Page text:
So we don’t foresee this as being as long-term thing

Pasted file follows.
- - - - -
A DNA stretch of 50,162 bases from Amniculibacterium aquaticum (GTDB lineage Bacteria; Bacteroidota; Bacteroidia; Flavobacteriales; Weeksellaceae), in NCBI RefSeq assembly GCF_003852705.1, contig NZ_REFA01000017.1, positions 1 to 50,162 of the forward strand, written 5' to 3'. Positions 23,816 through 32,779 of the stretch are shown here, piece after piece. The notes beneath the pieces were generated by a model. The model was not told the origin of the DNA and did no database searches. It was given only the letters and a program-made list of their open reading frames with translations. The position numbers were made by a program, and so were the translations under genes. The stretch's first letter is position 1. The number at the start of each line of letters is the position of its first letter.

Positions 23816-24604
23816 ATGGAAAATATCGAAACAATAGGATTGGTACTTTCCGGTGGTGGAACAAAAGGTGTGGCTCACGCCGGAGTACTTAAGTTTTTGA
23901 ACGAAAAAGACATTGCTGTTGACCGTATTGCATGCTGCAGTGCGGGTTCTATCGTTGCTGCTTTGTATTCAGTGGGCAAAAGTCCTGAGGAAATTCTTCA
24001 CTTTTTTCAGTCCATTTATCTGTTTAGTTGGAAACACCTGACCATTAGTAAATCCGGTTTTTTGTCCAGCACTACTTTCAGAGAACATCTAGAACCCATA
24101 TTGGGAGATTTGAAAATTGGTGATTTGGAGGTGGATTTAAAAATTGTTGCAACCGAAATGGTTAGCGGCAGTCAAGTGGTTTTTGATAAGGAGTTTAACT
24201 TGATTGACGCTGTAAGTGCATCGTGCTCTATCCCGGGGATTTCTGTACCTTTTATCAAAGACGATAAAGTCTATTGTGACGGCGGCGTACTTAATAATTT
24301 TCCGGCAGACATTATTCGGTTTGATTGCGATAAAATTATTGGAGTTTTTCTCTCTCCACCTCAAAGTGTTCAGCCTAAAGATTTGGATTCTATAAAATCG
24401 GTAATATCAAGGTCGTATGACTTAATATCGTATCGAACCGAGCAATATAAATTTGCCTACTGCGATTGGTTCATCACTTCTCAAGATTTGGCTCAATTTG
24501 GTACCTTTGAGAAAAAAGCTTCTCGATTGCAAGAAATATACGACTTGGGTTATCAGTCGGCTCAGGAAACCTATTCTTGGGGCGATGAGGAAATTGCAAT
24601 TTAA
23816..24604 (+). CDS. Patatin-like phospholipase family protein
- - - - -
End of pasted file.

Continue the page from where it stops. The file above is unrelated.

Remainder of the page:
• Im going to write in defence of Capitals RW Alex Ovechkin, if only because there have been some recent attacks and, while I can certainly live with them being directed at Ovechkin, the analytical process ought to be better, particularly if its going to be a hit piece on the leagues leading goal-scorer. Kenneth Acker Jersey . Yes, Im writing to defend a player that is on pace for a 59-goal season, when the second-best goal-scorer in the NHL this season, Torontos Phil Kessel, is on pace for 43. Naturally, I didnt think that Ovechkin would be a player that needed much defending, but hes taken some hits lately. Im going to largely ignore his contributions on the power play because its not in any dispute that Ovechkin is great with the man advantage and can make a difference even when he doesnt score. On one side of the discussion, we have the Toronto Star, with their Department of Hockey Analytics, and while there are plenty of flaws in Ovechkins game, they somehow determined that his goals-for/against percentage was the way to illustrate the problem. Never mind that goals for/against percentage is essentially measuring plus-minus. Ill get to that in a moment but, first, also peruse the Hockey News piece by Ken Campbell who, after Ovechkin was minus-5 against Columbus, decided that Ovechkin has to decide what kind of player he is. After all, Ovechkin was minus-17 on the season after that game. Whats odd about using plus-minus to denigrate Ovechkins contributions is that anyone doing serious analytical work in hockey has been against using plus-minus because it involves so many factors beyond an individual players control (not least of which are the contributions of nine other skaters and two goaltenders when the game is 5-on-5) and, generally, involves small samples because goals are relatively rare events. Its funny to find myself in this position, because I can be a bit of an apologist for plus-minus. You spend enough time around the game and that thinking can be pretty common, and when the sample is large enough, you can get a pretty decent list of players at both ends of the spectrum. (For example, heres the list of players with the best cumulative plus-minus since 2000, and here are the worst.) But, Ive at least learned that there are many other factors that go into whether a player is a plus or minus player, and they must be considered if youre going to attempt to pass judgment on a single season or, especially, a portion of a season. So, lets take a look at some factors that are at play to make Alex Ovechkin a minus-17. First off, the shooting percentage of others on the ice with Ovechkin at 5-on-5 is ridiculously low. His 6.3% is only ahead of fourth-liners Aaron Volpatti and Jay Beagle among Capitals forwards. The suggestion could be made -- and of course it has been -- that Ovechkin isnt making those around him better, but here are the 5-on-5 on-ice shooting percentages when Ovechkin has been on the ice for the past five seasons: 10.36%, 8.62%, 8.05%, 11.76%, 9.09%. Youre really going to have to dig for reasons, other than poor luck and ineffective shooters, to explain even-strength shooting effectiveness declining by 40% over last season, especially when Ovechkin himself is shooting 10.6% (18 goals, 170 shots) at 5-on-5. Taking away Ovechkins 18 goals on 170 shots, leaves the other Capitals to score eight goals on 242 shots (3.3%) with Ovechkin on the ice. Marcus Johansson, his most common left winger, has one goal on 51 shots. This undeniably effects plus-minus, right? Of course it does. Give Ovechkin an average on-ice shooting percentage (say, 8%) and that is a difference of about seven goals. At the other end of the rink, Ovechkin is getting burned with a .909 save percentage at 5-on-5. Naturally, the argument will be that Ovechkins defensive play is what leads to that low percentage. Keep in mind, that percentage is well below career norms for him (.922 over the past five seasons, including this one) and ranks near the bottom on the Capitals roster. Use that typical save percentage, on 439 shots against, and that becomes a difference of 5-6 goals. So, why not take a look at where the shots are coming from with Ovechkin on the ice? According to Some Kind of Ninjas Shot Tracker, shots against the Capitals with Ovechkin on the ice at even strength, come from an average distance of 34.5 feet. In the previous five seasons, it has been 34.2, 36.6, 35.8, 34.6 and 35.9 feet on average. There can be an argument made, based on those average shot distances, that Ovechkins most effective defensive performances were in 2010-2011 and 2011-2012 (the Dale Hunter season), but there really isnt a huge difference; goaltenders arent suddenly flummoxed by 34-foot shots when 36-footers are easy pickings. On top of that, best of luck trying to identify those particular seasons as anything close to Ovechkins best. Why? Because he scored 70 goals and 150 points in 157 games over those two seasons, producing the two lowest point scoring rates of his career. Yes, even lower than this season, when virtually no one else puts the puck in the net with him on the ice. Of course Ovechkin is not a defensive whiz, but that shouldnt stand as an indictment any more than it has for elite offensive players throughout the history of the game. Seriously, take a look at the Top 10 goal-scorers in the league, none of whom put the puck in the net like Ovechkin, and identify the ones that are notably strong backcheckers. Some are: Joe Pavelski, Alexander Steen, Patrick Sharp, but theres no reason to believe that right wingers Kessel or Corey Perry or Patrick Kane are doing brilliant work in the defensive end. Heres the thing: theyre all great players! Part of the trouble for Ovechkin is that the Capitals havent been able to win in the postseason, so he gets painted with the brush of failure for a whole host of team shortcomings. Thats what comes with being a superstar. This Capitals team is flawed. They rank in the bottom third of the league in Fenwick Close (measuring shot attempts, not including blocks, at even strength, with the score close), which is a good indication of team puck possession, yet Ovechkin has relatively solid possession numbers. If you want to break down a players overall contribution, and feel that you must use one statistic in order to do so (better yet, dont), then at least reduce the impact of others on the ice and look at the possession stats, because it wont matter that linemates arent finishing or that, for whatever reason, goaltenders arent stopping the puck. Shooting and save percentages fluctuate and while they affect perception -- just ask Tyler Bozak -- they dont get to the bottom of a players on-ice contribution, and so it is with Ovechkin this year, who is having a fine season, no matter what his plus-minus says. Scott Cullen can be reached at Scott.Cullen@bellmedia.ca and followed on Twitter at http://twitter.com/tsnscottcullen. For more, check out TSN Fantasy on Facebook. Derrick Johnson Jersey . Vincent Lamar Carter is no longer the lean, athletic dynamo who dazzled Raptors fans with eye-popping dunks that posterized even the leagues best defenders. Dee Ford Jersey . Garcia had eight birdies overall to go with a lone bogey on the fourth to move to an 18-under total of 198 at the Asian Tour event. "I was able to hit some really nice shots and then was able to roll two or three really good putts in and it was nice to be able to finish birdie, birdie on this difficult finishing stretch," Garcia said.TORONTO – The Maple Leafs hit rock bottom two weeks ago. They haven’t lost a game in regulation since. Behind a scorching offence that struck for five more goals, and 35 saves from Jonathan Bernier, the Leafs won for the fourth time in five games Tuesday (4-0-1), edging off the defensively-challenged Stars in a wild affair at the ACC. Yielding 38 shots themselves in victory, this was not the kind of performance they’d been proud of recently, a fact stressed by Randy Carlyle in his post-game address with players afterward. “I just said ‘We’re going to take the two points, but we can’t be happy with the sloppiness in which we played’,” said Carlyle after the 5-3 victory. “‘Lets be realistic and let’s be honest with ourselves that we have to come to work [Wednesday] to improve on that because we cannot continue to play that style of game and think we’re going to have success.’” It was the second straight game in which the Leafs have allowed more than 35 shots after holding opponents to less than 30 in the three before that. They were sloppier on this night, more prone to individual works, less focused on their defensive pursuits, and more like the flawed team of recent seasons. “I thought tonight was probably our worst game I’d say in the stretch that we’ve had [recently],” said Bernier. “But when you score that many goals it’s hard mentally to stay sharp and play defensively.” Scoring five for the eighth time already this season, the Leafs have managed 23 goals during the five-game run, that offence coming from 12 different sources, only one of whom being Phil Kessel. They were opportunistic in the run-and-gun show against the Stars – the worst defensive team in hockey – capitalizing on turnovers and easy rebounds, though prone to giving up more than a few themselves. Newly united with Leo Komarov sidelined (more on that below), Nazem Kadri, Joffrey Lupul and Mike Santorelli combined for three of the five goals. It was two Tuesdays ago at the ACC that the same group hit their low point. That night the Leafs were pummeled for nine goals by Nashville, hammered for six three days earlier in Buffalo. Carlyle’s job security was questioned. And times were as tense as could be imagined in the second month of the season. It became painfully evident to all involved that change was needed in some form. “Well I think sometimes you have to hit rock bottom in anything,” Leafs assistant Steve Spott said Monday. “We hit rock bottom. No one can deny that game in Buffalo and our home game here against Nashville were probably as low as we can get – let’s hope anyways.” And after hitting that low point, change was embraced, the coaching staff given a “full reset” in its demands from the group. “It [allowed] us to now go into that dressing room and demand how we have to play,” Spott said. Players and coaches alike adopted a mantra that hinged upon playing “the right way”, though that mindset drifted in the back half of Saturday’s game against Washington and again Tuesday versus Dallas. All of which is just one more reminder to these Leafs of how quickly results can change if they stray from structure, a lesson they were forced to learn in those two embarrassing losses last month. Lupul, who scored a pair in the win, stressed such caution afterward. “We’ve still got plenty to work on,” he said. “Things are headed in the right direction, but we know what can happen if we get complacent.” Five Points 1. Dry Spell Over The first real quiet spell of Phil Kessel’s season ended Tuesday. Kessel broke a string of five straight games without a goal, also scoring for the first time in 10 games on the power-play. Carlyle called that power-play Kessel’s “bread and butter” and noted just how differently teams were defending him recently. The Leafs head coach observed how the opposition was “squeezing” the 27-year-old in his customary spot on the left half-wall, preventing him from rolling out and shooting the puck. “So if you noticed he’s not scored, but his assist totals have went up in those areas,” Carlyle said. “He has to make some adjustments of maybe rolling up a little higher. And with the addition of Kadri [on the right point] it becomes more of a two-dimensional power-play where we can work both sides of the ice. We hope that frees up some space for Phil.” The Stars cut down his options with two attackers often on this night, but when they let up even slightly Kessel found an opening. He fired a quick shot on a second period power-play, beating Kari Lehtonen with the help of a screen from James van Riemsdyk. “He’s going to get his goals,” said Tyler Bozak, who also scored for the sixth time in four games. “He hasn’t been happy with the way it’s been going for him lately, but I’m sure he’s going to start streaking here pretty soon and put a pile of them in there.” In light of the adjustments against him, Kessel’s shot attempts on the power-play are down some from last season, but the extra attention paid to him hhas mostly created space for Bozak, who has six power-play goals already this season, matching a career-high. Marcus Allen Jersey. 2. Better on the Wing Playing to the right of Kadri in each of the past five games, Santorelli landed three helpers against the Stars. The 28-year-old started the year down the middle, but the Leafs moved him to the wing after Lupul went down with injury and believe he’s a better fit there moving forward. “What we found is that he’s a much better winger than a centre,” said Carlyle. “He’s much more comfortable. His work ethic is very noticeable on the wing. And I think that has been enlightening to everybody that he’s a much more dynamic player when he plays the wing versus centre.” Inked for one year at $1.5 million, Santorelli is proving a bargain. He’s already amassed 16 points in 24 games, tied for fifth on the Leafs in scoring. 3. Bernier Starts Like his team, Bernier has been victim to slow starts this season. In fact, the 26-year-old has given up nearly half of his goals this season in the opening period – 17 of 43 – sporting a modest .910 save percentage. He was perfect on Tuesday against the Stars, however, stopping all 15 shots he faced. Bernier was making his sixth straight start in goal. “We just think Bernie’s on a roll,” Carlyle said of the decision beforehand. It’s been more than two weeks since James Reimer’s last start, something the Leafs are obviously aware of while still preferring to ride what Carlyle dubbed “the hot hand” in Bernier. “We don’t want Reims to get too rusty, that’s for sure,” Carlyle said. “I’m sure he’s going to see the net.” More than half of Reimers starts this season have come on the back half of back-to-back sets. Torontos next such set isnt until next week. 4. Robidas/Holzer It was in the moments before his return to the NHL last week and Korbinian Holzer was predictably nervous. There to calm those nerves was 37-year-old Stephane Robidas, his partner on defence that night in Pittsburgh and a veteran of more than 900 NHL games. Holzer says Robidas helped settle him down ahead of what proved to be a standout night against the Penguins. The performance drew positive reviews from Carlyle, who opted to move the 26-year-old higher in the lineup three nights later against Washington, onto the team’s second pairing with Jake Gardiner. “He earned the opportunity to move up, simple as that,” said Carlyle. “I thought he was outstanding in his first game. He played the way we envisioned him [playing] and now he’s got to maintain that consistently.” Holzer was overwhelmed in his first go-around with the Leafs in 2013, but with an added year of experience and the recent birth of his first child – daughter, Emily – he’s admittedly more settled in round two. He’s long been a fan of Robidas too. Holzer remembers watching the longtime Star play with the Frankfurt Lions during the first NHL lockout in 2004. Just a teenager then but an avid watcher of Germany’s top league, Holzer recalls Robidas being the best player on the ice; he compiled 15 goals and 47 points in 51 games. 5. Symptoms Clipped by Alex Ovechkin over the weekend, Komarov sat out Tuesday’s game. He underwent league protocol for a concussion following the Saturday night game against Washington, though Carlyle couldn’t say for certain whether he passed that testing nor whether he had a concussion. “I don’t know what that test is anymore,” he said. “I’ve heard so many frickin’ explanations for ‘test this, test that, ride the bike here, jump up and down on one foot’, I don’t know what that test is anymore. It just seems that there’s a protocol that when the player has symptoms then there’s a time-frame that he has to be symptom-free and we’re working on that now.” Komarov didnt feel well after the hit from Ovechkin, but those symptoms subsided, according to Carlyle. The 27-year-old even managed to work out on Tuesday morning. “It’s not like he’s in there lying on the bed doing nothing, he’s active,” Carlyle said. “So we don’t foresee this as being as long-term thing, but we don’t control that.” Stats-Pack 4-games – Point streak for Mike Santorelli, who has seven assists in that span. 6 – Goals in the past four games for Tyler Bozak. 10-0-0 – Leafs record when scoring first this season. 23 – Goals scored by the Leafs in the past five games. 1 – Power-play point for Nazem Kadri on Tuesday, his first this season. 13 – Even-strength points for Kadri and Santorelli, tied with Komarov for second-most on the Leafs this season. Special Teams Capsule PP: 1-7 Season: 20.6% PK: 5-5 Season: 84.5% Quote of the Night “I don’t know what that test is anymore. I’ve heard so many frickin’ explanations for ‘test this, test that, ride the bike here, jump up and down on one foot’ I don’t know what that test is anymore.” -Randy Carlyle, questioned on whether Leo Komarov passed concussion tests. Up Next The Leafs host the Devils on Thursday night. Cheap NFL Jerseys Cheap NFL Jerseys China Cheap Jerseys From China Cheap NFL Jerseys Authentic Wholesale Jerseys China Cheap NFL Jerseys China NFL Cheap Jerseys ' ' '